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Wintering Waterbird Use of Two Aquatic Plant Habitats in a Southern Reservoir

R. Joseph Benedict, Jr. and Gary R. Hepp
The Journal of Wildlife Management
Vol. 64, No. 1 (Jan., 2000), pp. 269-278
Published by: Wiley on behalf of the Wildlife Society
DOI: 10.2307/3802999
Stable URL: http://www.jstor.org/stable/3802999
Page Count: 10
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Wintering Waterbird Use of Two Aquatic Plant Habitats in a Southern Reservoir
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Abstract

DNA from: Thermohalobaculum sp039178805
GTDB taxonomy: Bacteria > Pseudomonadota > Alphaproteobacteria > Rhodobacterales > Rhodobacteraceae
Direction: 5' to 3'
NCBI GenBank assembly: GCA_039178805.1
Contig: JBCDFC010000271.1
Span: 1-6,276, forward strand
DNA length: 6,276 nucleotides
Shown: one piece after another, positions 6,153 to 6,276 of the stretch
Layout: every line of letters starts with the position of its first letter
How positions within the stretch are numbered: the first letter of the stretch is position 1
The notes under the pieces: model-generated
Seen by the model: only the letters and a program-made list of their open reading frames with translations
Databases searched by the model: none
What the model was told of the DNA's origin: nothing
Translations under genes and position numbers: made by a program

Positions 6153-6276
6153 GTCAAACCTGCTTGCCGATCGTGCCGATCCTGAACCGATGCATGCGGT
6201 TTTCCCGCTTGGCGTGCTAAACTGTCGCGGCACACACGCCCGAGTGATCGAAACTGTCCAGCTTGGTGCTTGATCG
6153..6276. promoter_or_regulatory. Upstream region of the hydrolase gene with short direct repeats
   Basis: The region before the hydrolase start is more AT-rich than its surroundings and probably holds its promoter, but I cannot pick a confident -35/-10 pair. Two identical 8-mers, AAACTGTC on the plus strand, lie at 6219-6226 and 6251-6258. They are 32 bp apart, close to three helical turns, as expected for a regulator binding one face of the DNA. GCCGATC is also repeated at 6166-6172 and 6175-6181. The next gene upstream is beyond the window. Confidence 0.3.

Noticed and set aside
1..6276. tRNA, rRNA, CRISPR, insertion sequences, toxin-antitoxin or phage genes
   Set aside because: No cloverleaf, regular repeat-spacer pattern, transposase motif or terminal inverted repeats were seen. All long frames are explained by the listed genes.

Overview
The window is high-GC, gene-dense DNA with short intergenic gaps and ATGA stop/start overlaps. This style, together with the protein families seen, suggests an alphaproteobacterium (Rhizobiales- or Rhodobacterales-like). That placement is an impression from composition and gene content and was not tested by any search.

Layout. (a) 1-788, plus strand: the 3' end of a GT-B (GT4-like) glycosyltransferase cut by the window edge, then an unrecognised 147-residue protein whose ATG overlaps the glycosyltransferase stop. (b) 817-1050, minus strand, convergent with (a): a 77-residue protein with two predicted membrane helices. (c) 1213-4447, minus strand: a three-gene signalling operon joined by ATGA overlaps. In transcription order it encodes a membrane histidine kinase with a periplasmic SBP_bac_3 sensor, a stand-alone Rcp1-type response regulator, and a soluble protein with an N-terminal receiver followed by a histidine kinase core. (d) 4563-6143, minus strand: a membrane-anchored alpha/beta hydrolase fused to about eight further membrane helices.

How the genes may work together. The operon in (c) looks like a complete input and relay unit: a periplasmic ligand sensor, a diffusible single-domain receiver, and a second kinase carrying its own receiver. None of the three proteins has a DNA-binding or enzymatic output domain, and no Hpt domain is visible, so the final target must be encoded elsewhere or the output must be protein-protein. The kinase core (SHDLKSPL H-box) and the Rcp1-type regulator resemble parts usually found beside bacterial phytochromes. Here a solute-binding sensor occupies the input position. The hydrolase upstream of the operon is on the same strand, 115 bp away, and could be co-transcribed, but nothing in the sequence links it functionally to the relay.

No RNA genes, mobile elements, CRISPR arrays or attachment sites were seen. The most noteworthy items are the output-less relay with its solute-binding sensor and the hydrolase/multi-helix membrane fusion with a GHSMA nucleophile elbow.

Increasing use of grass carp (Ctenopharyngodon idella) to control aquatic plants in large reservoirs has been a concern of waterbird managers because grass carp reduce biomass and diversity of native aquatic macrophytes and potentially lower habitat quality for birds. Native macrophytes were virtually eliminated from Guntersville Reservoir, Alabama after the Tennessee Valley Authority (TVA) released grass carp, but Eurasian watermilfoil (Myriophyllum spicatum) was unaffected. We revegetated 0.1-ha areas at Guntersville Reservoir with native plants, and compared waterbird use and activity in native plant and milfoil habitats during October-January to better evaluate effects of these habitat changes on migrating and wintering waterbirds. We also determined the relative availability of these 2 plant types during fall and early winter. Milfoil and native plant habitats were used predominately by dabbling ducks and American coot (Fulica americana). Waterbirds were absent more often from native vegetation plots (36%) than from milfoil plots (1%). Density of waterbirds was high in native plant habitats in October, but was greater in milfoil habitats from November to January as native plant biomass declined and milfoil remained relatively abundant. Feeding was the predominant activity in most months, and time spent foraging did not differ between plant habitats in 1994-95. In 1993-94, waterfowl foraged more in native plant habitats in October and November, but foraging was greater in milfoil habitats in December and January. Submersed native plants and milfoil both were important to ducks and coot using Guntersville Reservoir. Results suggest that maintaining a diverse aquatic plant community at southern reservoirs is beneficial to migrating and wintering waterbirds.

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